(Bloomberg) -- Foreign bond investors are loving China.
They’ve increased their holdings of the government’s securities for a 15th month to a fresh record of 835.9 billion yuan ($130.5 billion), up by 229.4 billion yuan since January, data from the China Central Depository & Clearing Co. show. That’s a meteoric rise from 2017, when foreign holdings of Chinese debt increased just 5.23 billion yuan.
And that’s poised to continue, says Chang Ming, managing director and fund manager at Jwin Capital. The opening up of China’s domestic derivatives markets will make government bonds more attractive, and foreign investment will grow even faster, he says.
The increase in overseas holdings this year has surpassed China’s government-bond net issuance of 207.8 billion yuan through May. It also represents more than three times the 74.3 billion yuan of debt bought by the nation’s commercial banks.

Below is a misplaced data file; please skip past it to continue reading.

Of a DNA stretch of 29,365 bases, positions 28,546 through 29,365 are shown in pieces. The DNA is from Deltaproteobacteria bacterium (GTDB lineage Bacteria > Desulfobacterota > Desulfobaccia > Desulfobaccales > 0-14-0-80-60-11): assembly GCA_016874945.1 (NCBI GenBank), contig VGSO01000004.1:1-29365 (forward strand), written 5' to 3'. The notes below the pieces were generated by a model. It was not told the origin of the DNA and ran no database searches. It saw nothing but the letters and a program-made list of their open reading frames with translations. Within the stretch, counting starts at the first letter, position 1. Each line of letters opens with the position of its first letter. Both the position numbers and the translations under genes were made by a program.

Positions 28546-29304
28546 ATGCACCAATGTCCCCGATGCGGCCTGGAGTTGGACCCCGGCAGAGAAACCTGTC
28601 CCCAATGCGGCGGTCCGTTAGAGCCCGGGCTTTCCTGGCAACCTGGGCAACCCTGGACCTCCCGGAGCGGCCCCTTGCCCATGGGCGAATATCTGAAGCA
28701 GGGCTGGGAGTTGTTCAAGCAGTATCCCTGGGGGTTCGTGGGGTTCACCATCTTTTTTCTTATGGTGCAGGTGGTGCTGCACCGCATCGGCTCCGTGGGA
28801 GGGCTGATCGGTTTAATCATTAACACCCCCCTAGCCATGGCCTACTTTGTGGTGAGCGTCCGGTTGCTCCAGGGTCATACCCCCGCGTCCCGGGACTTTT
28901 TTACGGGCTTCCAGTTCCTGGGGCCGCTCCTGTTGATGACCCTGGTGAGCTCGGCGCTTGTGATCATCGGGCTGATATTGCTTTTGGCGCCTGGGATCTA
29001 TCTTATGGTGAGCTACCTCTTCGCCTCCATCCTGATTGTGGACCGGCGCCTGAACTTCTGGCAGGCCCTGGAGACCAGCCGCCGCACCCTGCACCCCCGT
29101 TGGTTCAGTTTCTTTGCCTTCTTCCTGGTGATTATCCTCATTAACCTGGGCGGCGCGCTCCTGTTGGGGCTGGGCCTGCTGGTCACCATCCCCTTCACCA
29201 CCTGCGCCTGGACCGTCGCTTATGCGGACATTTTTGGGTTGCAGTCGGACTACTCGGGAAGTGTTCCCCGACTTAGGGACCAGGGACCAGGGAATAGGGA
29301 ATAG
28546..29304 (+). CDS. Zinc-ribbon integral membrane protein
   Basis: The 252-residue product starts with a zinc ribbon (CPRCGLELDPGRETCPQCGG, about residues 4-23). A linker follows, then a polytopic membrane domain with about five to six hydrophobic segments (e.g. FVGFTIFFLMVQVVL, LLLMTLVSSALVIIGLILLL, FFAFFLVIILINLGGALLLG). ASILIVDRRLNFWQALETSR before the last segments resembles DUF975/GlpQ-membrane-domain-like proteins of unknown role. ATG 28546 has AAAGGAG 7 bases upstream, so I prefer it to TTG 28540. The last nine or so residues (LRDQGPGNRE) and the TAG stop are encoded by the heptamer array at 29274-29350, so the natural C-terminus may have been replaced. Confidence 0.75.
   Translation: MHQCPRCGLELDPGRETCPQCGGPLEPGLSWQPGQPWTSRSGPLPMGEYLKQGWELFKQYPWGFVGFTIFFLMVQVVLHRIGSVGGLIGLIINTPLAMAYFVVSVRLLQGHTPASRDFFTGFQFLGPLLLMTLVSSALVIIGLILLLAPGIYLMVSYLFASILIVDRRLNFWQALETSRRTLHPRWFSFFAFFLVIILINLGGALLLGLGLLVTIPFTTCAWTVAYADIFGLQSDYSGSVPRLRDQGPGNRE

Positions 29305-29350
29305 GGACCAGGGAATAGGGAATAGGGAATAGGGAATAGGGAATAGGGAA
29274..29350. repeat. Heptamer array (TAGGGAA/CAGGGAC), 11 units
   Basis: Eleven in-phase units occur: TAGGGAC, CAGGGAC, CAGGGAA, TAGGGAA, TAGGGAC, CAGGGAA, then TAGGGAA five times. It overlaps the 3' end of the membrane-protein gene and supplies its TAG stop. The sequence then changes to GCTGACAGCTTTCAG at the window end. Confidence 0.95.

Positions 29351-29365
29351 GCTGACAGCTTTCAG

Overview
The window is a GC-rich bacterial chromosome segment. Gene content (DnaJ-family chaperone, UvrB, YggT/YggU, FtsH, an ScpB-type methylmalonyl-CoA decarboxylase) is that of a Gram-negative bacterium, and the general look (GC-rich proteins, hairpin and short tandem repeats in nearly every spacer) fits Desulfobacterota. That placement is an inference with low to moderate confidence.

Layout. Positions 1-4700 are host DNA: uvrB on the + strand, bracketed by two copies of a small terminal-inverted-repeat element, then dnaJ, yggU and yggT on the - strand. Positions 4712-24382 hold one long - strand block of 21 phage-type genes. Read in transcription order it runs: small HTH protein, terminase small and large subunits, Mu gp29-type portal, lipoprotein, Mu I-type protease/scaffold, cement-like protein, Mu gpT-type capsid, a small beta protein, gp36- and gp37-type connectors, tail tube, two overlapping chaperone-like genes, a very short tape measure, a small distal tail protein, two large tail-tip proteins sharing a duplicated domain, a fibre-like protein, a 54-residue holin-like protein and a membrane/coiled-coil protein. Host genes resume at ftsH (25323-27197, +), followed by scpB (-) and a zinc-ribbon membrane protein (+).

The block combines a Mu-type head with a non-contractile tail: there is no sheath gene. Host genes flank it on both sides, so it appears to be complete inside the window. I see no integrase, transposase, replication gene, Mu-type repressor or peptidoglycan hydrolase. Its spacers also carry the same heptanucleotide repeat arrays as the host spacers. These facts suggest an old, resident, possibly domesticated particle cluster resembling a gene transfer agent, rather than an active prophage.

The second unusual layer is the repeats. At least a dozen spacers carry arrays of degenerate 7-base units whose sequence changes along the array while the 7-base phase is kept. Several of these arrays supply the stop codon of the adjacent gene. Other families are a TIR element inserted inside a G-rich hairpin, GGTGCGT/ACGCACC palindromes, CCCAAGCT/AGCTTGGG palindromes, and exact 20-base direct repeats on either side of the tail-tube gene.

April was particularly notable as monthly foreign holdings jumped the most in at least three years, helping accelerate a drop in the yield of five-year securities from a high in November. It slipped to a one-year low of 3.25 percent in April and now hovers around 3.51 percent, according to data from the China Central Depository & Clearing Co.
©2018 Bloomberg L.P.